The loudspeakers are stabilized with two thick aluminum bars, screwed to the bottom of the cabinet. Screws are screwed one through similar springs as ones used for drivers. The whole cabinet stands on steel spikes. They feature large, nice nuts from the top that allow user to easily adjust the speaker's level. Underneath the spikes protrude only a little. I did not find a set of washers in the box, so I applied mine - Acoustic Revive SPU-8. One could also try the Franc Audio Accessories Ceramic Disc Slim Foot for the same purpose.

Specifications (according to manufacturer)

Sensitivity: 89 dB
Frequency range: 32 – 40 000 Hz
Nominal impedance: 4 Ω
Recommended power amplifier: 20 – 150 W
Dimensions: 1000 x 187 x 320 mm
Required footprint (W x D): 290 x 430 mm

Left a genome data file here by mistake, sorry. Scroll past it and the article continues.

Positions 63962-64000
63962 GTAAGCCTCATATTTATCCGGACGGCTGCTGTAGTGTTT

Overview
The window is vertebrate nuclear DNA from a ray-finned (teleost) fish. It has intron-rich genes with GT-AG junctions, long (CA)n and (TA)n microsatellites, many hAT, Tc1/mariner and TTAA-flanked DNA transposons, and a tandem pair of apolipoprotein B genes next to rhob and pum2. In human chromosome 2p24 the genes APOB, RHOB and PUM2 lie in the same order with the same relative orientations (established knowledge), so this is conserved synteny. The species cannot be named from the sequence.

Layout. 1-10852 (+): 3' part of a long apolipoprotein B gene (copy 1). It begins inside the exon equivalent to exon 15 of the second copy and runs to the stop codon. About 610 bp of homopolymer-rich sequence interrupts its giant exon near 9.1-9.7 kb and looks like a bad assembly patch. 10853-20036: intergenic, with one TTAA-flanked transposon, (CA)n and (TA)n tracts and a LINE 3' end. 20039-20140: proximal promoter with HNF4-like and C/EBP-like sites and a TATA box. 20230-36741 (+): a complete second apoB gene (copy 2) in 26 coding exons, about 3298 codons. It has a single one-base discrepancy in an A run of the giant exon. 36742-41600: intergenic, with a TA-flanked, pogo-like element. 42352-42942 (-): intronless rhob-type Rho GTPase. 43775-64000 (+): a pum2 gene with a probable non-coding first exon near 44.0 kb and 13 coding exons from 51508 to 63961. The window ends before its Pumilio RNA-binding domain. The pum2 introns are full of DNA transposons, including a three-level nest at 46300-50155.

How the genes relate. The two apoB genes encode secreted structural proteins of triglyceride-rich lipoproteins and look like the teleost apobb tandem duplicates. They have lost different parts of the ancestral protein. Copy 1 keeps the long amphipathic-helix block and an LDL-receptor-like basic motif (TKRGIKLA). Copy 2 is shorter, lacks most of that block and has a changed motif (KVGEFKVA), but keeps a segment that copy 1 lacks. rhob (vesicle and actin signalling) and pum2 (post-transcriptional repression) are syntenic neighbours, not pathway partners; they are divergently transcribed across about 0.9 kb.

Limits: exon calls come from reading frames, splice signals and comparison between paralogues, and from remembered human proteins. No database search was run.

Weight: 20 kg/pc.

Polish distributor

VOICE Sp. z o.o.

ul. Mostowa 4 | 43-400 Cieszyn



- Turntable: AVID HIFI Acutus SP [Custom Version]
- Cartridges: Miyajima Laboratory KANSUI, review HERE | Miyajima Laboratory SHILABE, review HERE | Miyajima Laboratory ZERO (mono) | Denon DL-103SA, review HERE
- Phono stage: RCM Audio Sensor Prelude IC, review HERE

- Compact Disc Player: Ancient Audio AIR V-edition, review HERE

- Line Preamplifier: Polaris III [Custom Version] + AC Regenerator, regular version review (in Polish) HERE
- Power amplifier: Soulution 710
- Integrated Amplifier: Leben CS300XS Custom Version, review HERE

- Stand mount Loudspeakers: Harbeth M40.1 Domestic, review HERE
- Stands for Harbeths: Acoustic Revive Custom Series Loudspeaker Stands
- Real-Sound Processor: SPEC RSP-101/GL
- Integrated Amplifier/Headphone amplifier: Leben CS300XS Custom Version, review HERE